On this Christmas morning, I am hoping that someone found a way to give the editors at TIME and their colleagues throughout the land of formerly elite media a present of wisdom and perspective. Even as the laughter continues unabated at TIME’s declaration of “whistleblowers of the year,” those who know and value the role of the press are scratching their collective heads at the rush to irrelevance by a once formidable institution like TIME.

2003 is about to open – a year that could easily see war on two continents, the use of weapons of mass destruction and threats to the existence of the state of Israel. Governments across the globe are wobbly, whether in nuclear states like Pakistan or oil-rich democracies like Venezuela, and AIDS is sweeping the African and Asian lands. But the “reporters” at major news organizations seem obsessed with the flotsam and jetsam of the American carnival of finance and politics. Enron and Worldcom were significant business stories, of course, and Trent Lott’s and Patty Murray’s cases of foot-in-mouth disease are certainly interesting, but these stories and those like them are decidedly third-tier issues against the backdrop of a world boiling over with life and death controversies.

The last period of unrest and upheaval comparable to what we have entered was from 1937 to 1945. The TIME of those years named the following as “Men of the Year”: General and Mme. Chiang Kai-Shek, Hitler, Stalin, Churchill, FDR, Stalin, George Marshall, Ike and Truman. TIME Magazine was a serious news publication then. Now it is not.

Newsrooms across the country are packed full with small-minded partisans who genuinely believe that the abortion and affirmative-action debates are the central debates of our time. They literally have been raised to believe that NOW and NARAL, the People for the American Way and the NAACP are significant players in the world, and that the debates which interest these groups interest the world.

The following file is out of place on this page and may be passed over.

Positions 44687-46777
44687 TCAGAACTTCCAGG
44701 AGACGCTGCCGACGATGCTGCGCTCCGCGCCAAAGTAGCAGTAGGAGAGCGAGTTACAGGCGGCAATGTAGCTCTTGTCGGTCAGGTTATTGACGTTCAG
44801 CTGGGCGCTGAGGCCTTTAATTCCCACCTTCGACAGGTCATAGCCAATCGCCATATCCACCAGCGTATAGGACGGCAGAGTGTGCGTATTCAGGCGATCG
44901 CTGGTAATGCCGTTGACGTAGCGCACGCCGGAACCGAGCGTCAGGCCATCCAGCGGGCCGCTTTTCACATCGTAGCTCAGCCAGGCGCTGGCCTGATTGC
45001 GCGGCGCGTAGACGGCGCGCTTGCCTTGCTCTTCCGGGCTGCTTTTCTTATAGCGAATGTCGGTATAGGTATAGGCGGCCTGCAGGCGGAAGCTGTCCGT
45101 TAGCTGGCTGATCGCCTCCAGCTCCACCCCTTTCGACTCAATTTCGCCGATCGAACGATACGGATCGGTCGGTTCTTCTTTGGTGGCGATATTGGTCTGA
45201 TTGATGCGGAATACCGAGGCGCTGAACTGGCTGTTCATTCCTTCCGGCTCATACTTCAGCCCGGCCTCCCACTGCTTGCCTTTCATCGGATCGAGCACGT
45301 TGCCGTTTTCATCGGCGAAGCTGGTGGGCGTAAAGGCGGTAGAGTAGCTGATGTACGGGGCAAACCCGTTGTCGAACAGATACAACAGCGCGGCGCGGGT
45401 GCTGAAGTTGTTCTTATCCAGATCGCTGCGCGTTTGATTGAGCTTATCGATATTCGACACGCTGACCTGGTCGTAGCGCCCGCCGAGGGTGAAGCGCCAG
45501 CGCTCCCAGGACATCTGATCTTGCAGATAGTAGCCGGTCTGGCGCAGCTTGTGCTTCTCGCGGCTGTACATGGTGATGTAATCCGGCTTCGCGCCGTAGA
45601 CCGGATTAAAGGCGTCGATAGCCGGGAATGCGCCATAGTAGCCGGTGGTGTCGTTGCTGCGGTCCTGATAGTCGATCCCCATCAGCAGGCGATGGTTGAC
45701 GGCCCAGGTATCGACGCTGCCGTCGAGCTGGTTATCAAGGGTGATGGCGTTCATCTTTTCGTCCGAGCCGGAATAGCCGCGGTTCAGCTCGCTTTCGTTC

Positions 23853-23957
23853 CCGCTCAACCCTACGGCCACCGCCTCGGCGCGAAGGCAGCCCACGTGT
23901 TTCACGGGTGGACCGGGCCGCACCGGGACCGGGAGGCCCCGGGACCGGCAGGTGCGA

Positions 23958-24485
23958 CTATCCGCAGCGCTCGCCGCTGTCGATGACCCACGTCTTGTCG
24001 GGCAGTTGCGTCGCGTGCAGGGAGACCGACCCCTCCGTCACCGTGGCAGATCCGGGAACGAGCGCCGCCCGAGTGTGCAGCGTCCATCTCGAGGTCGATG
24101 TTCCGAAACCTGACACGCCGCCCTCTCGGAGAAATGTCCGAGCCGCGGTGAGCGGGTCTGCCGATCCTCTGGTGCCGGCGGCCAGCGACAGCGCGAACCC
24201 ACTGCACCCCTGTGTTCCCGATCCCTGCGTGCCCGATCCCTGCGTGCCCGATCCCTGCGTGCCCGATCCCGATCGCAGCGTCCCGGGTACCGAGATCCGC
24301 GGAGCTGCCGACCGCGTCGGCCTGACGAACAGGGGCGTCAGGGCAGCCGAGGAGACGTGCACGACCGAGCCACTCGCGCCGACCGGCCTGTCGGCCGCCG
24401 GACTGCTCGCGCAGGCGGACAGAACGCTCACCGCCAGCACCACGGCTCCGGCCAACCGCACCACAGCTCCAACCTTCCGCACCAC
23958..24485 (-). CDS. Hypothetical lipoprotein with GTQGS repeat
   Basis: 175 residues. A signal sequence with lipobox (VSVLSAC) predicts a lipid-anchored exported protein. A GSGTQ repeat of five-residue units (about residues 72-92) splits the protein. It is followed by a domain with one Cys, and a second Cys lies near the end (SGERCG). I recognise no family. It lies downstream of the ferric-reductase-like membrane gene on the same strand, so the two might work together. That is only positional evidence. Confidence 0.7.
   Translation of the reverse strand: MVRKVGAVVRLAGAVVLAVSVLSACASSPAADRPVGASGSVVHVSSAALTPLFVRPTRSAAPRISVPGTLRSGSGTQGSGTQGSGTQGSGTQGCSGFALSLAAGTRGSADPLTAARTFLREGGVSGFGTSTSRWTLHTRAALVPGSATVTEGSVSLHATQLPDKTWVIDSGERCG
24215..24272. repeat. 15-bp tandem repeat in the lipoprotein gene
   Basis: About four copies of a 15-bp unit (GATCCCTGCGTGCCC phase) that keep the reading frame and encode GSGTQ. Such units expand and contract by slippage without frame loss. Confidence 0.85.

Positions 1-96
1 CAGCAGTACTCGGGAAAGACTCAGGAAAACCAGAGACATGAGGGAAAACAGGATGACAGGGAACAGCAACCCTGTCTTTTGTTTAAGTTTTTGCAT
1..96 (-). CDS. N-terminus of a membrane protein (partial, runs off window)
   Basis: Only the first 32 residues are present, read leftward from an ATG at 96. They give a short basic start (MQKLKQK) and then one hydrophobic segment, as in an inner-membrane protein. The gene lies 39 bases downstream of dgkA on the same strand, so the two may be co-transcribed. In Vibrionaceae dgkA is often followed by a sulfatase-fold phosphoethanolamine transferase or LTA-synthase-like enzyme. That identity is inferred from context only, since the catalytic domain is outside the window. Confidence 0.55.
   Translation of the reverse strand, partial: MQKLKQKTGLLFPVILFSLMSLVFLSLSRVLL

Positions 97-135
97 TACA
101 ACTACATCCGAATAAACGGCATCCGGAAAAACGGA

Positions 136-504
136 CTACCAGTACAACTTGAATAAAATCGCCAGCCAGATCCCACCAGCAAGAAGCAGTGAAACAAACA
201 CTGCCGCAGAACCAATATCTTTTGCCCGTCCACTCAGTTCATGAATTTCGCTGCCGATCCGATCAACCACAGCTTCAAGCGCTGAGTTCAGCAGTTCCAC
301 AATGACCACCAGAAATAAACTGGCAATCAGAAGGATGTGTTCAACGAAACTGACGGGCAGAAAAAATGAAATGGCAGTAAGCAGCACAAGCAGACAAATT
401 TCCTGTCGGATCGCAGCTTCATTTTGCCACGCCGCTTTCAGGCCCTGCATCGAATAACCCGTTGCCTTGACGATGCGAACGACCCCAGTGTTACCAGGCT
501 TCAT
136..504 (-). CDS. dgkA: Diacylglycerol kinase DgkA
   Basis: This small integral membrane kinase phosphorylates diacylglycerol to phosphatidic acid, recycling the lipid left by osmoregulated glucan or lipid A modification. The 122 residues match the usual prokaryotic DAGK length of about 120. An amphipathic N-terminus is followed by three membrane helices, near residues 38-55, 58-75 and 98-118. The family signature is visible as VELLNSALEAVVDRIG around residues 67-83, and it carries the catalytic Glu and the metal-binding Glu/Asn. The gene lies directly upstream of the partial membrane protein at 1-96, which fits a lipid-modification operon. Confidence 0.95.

This world view is so insular that it genuinely believes that whistle-blowers are the real item when it comes to courage, and that “clinic defenses” rank with Oscar Schindler on the admiration index. Because journalists have come to believe in their own crucial importance, they have also embraced the idea that the causes they care about are the most important causes in the world. They are more and more participants in politics, and their agenda-journalism long ago left objectivity behind. TIME has led the way in this descent.

To focus on the wars ahead, and on the fearsome weapons on which they will turn, is to quickly dismiss as irrelevant the people and the causes so dear to the heart of journalism’s new self-image and mission. For newspapers and magazines and television anchors are of literally no use whatsoever on the front line of a war. Yes, they do relay information to the home-front, but that information has no impact on who lives and dies, and whether the home-front is more or less safe at the end of the day. The free press matters a lot in peacetime, but when the world straps on its guns, the bravado of reporters in bars shrinks into near-nothingness in comparison to the real deeds of courage and sacrifice on battlefields.